I just finished reading Blair Jackson's article, “Ch-Ch-Ch-Changes: 25 Years of Great Recordings From the Mix Era,” and although I found most of the individual album notes enjoyable, I found the information as to who mixed/engineered and where they were recorded to be filled with inaccuracies. So many engineers and/or studios were either omitted, or just plain wrong.
Our studio is proud to have participated in two of the albums as a mixing studio, yet we were not credited on either of your write-ups. The first is Nirvana's Nevermind album, which was not only a huge-selling album but quite possibly the Sgt. Pepper's of the 1990s. You listed Butch Vig, Nirvana and Andy Wallace as engineers, and the studios as Sound City (Seattle) and Smart (Madison, WI). I'm looking directly at the CD, which says “produced and engineered by Butch Vig and Nirvana,” “Mixed by Andy Wallace,” “Recorded at Sound City, Van Nuys, CA,” with no mention of Smart Studios. You also state that Sound City is in Seattle, when, in fact, they have always (over 20 years) been located in Van Nuys. The Nevermind CD also says, “Mixed at Scream Studio, Studio City, CA,” yet you failed to mention us. Every track and every single on that album were mixed here at Scream by Andy Wallace in 1991.
The other is U2's All That You Can't Leave Behind. I do not presently have the CD in front of me; however, I am looking directly at the Platinum plaque, which U2 sent us for being the mix studio where Tim Palmer mixed the hit song/single “Stuck in a Moment,” which was a worldwide hit record. I know that Scream Studios is listed on the album as the mix studio for that song. Why are we not listed in your article?
Studio City, Calif.
Please accept our humble, public apologies for these errors.
CAN OF WORMS
I started to write this letter to you to point out what I consider a glaring error on your part in the “Ch-Ch-Ch-Changes: 25 Years of Great Recordings” story in the 25th Anniversary supplement. On the Jane's Addiction album of 1990, the tracks you mentioned as standout were, in fact, not on that album but actually on their 1988 release Nothing's Shocking. The big hit off of the album you mentioned was “Been Caught Stealing.”
As I prepared to jot this down, I took another look at the albums you listed and realized there were several albums included and many that were omitted that I think deserve a second look.
In the last 25 years of recording, does it really make sense to include two Elvis Costello albums and two by Talking Heads, Bruce Springsteen, Madonna and U2, but omit such influential and great-sounding albums as Miles Davis' Tutu , which sold millions of copies and won a Grammy that year? Does it make sense to include albums by the likes of Hole and Baha Men (neither of which are notable for their production, originality or, frankly, the talent of the artists) and not include groundbreaking selections like Living Colour's Vivid  (sold millions and got the whole funk-metal movement started), or Rage Against the Machine's debut album (huge commercial success and got the whole rap-metal movement started). How about Never Mind the Bollocks  by the Sex Pistols (one of the most influential and profitable albums of all time, which defined a whole genre of music still viable on today's charts) or either of Korn's first two albums that begat the detuned nu-metal sound that still dominates rock records to this day? How could any retrospective on milestone productions of the last 25 years not include anything from the Windham Hill label? Where would new age and the adult contemporary genres be without them?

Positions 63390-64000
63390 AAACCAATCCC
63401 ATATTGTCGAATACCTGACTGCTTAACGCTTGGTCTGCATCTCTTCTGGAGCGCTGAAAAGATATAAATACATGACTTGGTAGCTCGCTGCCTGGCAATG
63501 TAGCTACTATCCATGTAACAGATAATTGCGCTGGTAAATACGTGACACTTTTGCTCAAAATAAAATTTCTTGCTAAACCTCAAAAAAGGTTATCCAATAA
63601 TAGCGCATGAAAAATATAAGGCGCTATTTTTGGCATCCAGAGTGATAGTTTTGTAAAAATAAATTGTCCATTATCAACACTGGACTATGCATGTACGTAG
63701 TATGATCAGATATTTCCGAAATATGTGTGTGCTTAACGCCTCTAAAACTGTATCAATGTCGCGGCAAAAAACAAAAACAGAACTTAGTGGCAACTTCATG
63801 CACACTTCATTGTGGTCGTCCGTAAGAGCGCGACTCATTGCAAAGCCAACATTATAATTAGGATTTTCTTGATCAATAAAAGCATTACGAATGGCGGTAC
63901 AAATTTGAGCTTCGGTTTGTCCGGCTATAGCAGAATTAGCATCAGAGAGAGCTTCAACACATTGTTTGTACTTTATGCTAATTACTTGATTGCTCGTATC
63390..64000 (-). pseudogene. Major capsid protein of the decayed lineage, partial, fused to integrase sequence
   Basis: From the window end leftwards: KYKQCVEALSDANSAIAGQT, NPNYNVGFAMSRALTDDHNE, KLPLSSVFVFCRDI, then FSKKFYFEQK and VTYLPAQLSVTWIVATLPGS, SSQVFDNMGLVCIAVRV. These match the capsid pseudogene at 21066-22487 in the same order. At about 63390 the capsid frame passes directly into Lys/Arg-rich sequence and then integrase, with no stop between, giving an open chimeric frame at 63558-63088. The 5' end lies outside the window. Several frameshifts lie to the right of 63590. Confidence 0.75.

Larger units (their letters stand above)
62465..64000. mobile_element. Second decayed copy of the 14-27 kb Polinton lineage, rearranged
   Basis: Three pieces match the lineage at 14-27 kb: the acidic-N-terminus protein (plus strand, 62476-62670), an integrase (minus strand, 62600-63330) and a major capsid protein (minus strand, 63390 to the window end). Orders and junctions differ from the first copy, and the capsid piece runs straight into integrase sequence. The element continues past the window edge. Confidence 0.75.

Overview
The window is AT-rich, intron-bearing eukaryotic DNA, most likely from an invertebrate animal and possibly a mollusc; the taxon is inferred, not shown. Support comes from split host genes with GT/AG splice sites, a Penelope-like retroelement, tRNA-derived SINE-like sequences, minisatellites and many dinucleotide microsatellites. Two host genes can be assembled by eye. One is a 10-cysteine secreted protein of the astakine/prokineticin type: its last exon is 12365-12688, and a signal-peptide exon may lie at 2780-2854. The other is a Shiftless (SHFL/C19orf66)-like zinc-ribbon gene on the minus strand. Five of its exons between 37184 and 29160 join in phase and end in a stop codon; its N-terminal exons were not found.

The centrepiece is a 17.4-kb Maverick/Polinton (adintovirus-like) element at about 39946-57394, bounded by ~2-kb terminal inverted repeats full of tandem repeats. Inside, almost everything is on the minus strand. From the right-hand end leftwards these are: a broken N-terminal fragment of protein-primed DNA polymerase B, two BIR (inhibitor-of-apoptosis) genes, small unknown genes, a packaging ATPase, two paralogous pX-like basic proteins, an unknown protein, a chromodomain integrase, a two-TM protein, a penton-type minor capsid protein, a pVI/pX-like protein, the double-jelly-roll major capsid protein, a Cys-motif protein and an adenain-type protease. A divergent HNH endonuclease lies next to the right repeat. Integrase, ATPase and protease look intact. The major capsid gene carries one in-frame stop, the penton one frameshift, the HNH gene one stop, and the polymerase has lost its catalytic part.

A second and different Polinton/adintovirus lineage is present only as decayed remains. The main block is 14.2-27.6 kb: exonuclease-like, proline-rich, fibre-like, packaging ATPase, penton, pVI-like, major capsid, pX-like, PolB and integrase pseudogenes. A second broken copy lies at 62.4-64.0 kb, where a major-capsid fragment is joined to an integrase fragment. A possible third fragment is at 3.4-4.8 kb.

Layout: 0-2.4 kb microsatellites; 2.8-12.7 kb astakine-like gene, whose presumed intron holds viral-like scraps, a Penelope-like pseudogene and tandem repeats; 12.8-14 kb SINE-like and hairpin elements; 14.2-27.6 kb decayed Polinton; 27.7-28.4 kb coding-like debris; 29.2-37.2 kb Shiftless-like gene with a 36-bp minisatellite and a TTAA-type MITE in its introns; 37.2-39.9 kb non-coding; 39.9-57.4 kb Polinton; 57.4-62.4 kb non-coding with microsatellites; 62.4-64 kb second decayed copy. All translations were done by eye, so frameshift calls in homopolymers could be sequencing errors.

Don't George Harrison's Cloud Nine, Tom Petty's Full Moon Fever and the Traveling Wilburys all sound like the same record? Why mention all three and yet not mention revolutionary and influential albums by Tool, Alice in Chains, Public Enemy, or for that matter, Chic, KC and The Sunshine Band, Ozzy Osbourne, Jeff Beck or John Lennon?
I realize that you can't get ‘em all, and I realize beauty is in the eye of the beholder, but Joe Ely? I think Joe's okay; heck, I live in Austin, Texas, and have worked on a number of his shows, but Musta Notta Gotta Lotta and no Sarah McLachlan or even Seal? Come on, folks! To put it in the vernacular of the day, “That's whack!”
As stated in the introduction to “Ch-Ch-Ch-Changes” in our 25th Anniversary special issue, assembling our list was a largely subjective, space-limited can of worms that, we admitted, was bound to leave out many memorable recordings. That said, you raise some valid issues that many readers will doubtless agree with.
However, we must beg to differ with a few of your points: The Sex Pistols were awesome, but they did not define their genre. Punk was already alive and well in New York City before the Pistols were formed; look back to the New York Dolls and The Ramones. Rage Against the Machine may have heavily influenced the type of rap-metal we hear today, but the genre began earlier in the mid-'80s, with recordings by groups such as Run-DMC, Beastie Boys and Faith No More. And KC and The Sunshine Band's best-known disco recordings were released before 1977.
Senior associate editor
I enjoyed Paul Lehrman's “Insider Audio” (“Dumbing Down the Dial: Why Your Radio Doesn't Work, and Why You Should Care”) in July Mix. I work for Crown (amps/IQ/mics, not broadcast) but still consult with the NC-FM at my college (Milwaukee School of Engineering in Milwaukee, Wis.; www.wmse.org).
WMSE is a 24-hour, free-form station at 91.7 MHz. We did a power increase in 1995 with similar issues to those you described. Those who live near the main antenna farm in Milwaukee would do better with little/no antenna because of the front-end overload issues. The guy at WUMB has got it right.
Great article. Nice to see. Loved the “litigious” reference; we see plenty of evidence on that subject here at Crown.
Product development manager
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